Carbon capture and storage (CCS) refers to the idea of capturing waste carbon dioxide from large point sources like power plants and transporting it to an underground storage site where it will not enter the atmosphere. This process has been one of the key interventions proposed by the Intergovernmental Panel on Climate Change's (IPCC) reports on how to keep global warming to less than 2°C above pre-industrial levels by 2100.
But are we on track to meet CCS goals? An analysis from Imperial College London reports that we are, in fact, on the right path to meet targets for climate change mitigation scenarios. The study was published recently in Energy & Environmental Science.
The research was led by Dr. Christopher Zahasky at Imperial's Department of Earth Science and Engineering, who is now an assistant professor at the University of Wisconsin-Madison. Dr. Zahasky stated: "Nearly all IPCC pathways to limit warming to 2°C require tens of gigatons of CO2 stored per year by mid-century. However, until now, we didn't know if these targets were achievable given historic data, or how these targets related to subsurface storage space requirements.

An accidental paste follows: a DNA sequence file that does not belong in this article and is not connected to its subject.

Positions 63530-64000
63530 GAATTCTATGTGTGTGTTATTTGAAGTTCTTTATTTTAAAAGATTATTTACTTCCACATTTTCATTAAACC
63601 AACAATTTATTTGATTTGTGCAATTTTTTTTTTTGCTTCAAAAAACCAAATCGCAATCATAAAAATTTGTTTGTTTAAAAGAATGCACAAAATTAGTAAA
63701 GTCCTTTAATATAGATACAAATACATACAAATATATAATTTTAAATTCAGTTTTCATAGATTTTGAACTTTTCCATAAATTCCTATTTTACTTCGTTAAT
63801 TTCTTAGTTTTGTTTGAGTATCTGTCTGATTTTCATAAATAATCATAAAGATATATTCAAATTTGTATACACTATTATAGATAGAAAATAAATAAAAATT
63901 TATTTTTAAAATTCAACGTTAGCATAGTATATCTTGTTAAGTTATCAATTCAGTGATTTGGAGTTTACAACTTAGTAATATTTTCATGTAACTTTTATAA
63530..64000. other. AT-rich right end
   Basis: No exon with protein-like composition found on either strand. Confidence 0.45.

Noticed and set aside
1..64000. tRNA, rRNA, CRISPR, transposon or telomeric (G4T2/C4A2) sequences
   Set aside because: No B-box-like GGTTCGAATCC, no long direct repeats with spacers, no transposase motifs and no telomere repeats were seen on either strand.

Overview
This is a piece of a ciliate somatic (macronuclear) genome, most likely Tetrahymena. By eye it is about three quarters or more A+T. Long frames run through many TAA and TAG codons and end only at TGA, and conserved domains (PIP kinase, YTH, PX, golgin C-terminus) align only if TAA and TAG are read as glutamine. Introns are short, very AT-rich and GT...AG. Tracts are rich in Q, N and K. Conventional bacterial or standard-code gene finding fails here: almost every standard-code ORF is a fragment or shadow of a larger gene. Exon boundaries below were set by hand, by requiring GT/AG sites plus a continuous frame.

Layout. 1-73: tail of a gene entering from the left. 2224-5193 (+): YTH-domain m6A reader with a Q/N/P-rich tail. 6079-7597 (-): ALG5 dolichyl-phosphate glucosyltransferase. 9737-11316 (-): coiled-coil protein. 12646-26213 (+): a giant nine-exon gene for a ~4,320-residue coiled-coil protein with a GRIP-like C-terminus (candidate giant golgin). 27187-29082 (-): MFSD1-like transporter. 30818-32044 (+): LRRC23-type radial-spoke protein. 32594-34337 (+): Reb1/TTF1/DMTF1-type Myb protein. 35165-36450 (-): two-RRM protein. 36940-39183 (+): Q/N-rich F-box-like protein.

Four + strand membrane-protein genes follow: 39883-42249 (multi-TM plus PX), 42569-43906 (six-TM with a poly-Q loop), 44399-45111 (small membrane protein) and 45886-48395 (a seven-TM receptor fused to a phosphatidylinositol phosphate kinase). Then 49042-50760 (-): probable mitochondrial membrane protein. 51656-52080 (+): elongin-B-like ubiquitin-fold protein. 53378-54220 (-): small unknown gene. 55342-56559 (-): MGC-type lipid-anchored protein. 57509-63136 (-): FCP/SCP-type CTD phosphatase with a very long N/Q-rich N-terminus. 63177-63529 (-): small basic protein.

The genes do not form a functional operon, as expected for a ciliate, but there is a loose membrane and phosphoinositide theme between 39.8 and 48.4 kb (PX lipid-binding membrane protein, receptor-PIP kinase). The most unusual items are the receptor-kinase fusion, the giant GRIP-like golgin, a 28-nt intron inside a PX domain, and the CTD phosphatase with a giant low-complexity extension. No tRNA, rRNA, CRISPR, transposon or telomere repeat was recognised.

"We found that even the most ambitious scenarios are unlikely to need more than 2,700 Gt of CO2 storage resources globally, much less than the 10,000 Gt of storage resource that leading reports suggest is possible. Our study shows that if climate change targets are not met by 2100, it won't be for a lack of carbon capture and storage space."
CCS is only one of the interventions that will be necessary to meet climate goals established by the Paris agreement. Other interventions include renewable energy, energy efficiency, and electrification of the transportation sector.
The study reports that there has been an 8.6% growth in CCS capacity over the past 20 years; this, combined with their calculations that the maximum storage space needed is only around 2,700 Gt, put on the right trajectory.
Co-author Dr. Samuel Krevor said: "Our analysis shows good news for CCS if we keep up with this trajectory -- but there are many other factors in mitigating climate change and its catastrophic effects, like using cleaner energy and transport as well as significantly increasing the efficiency of energy use."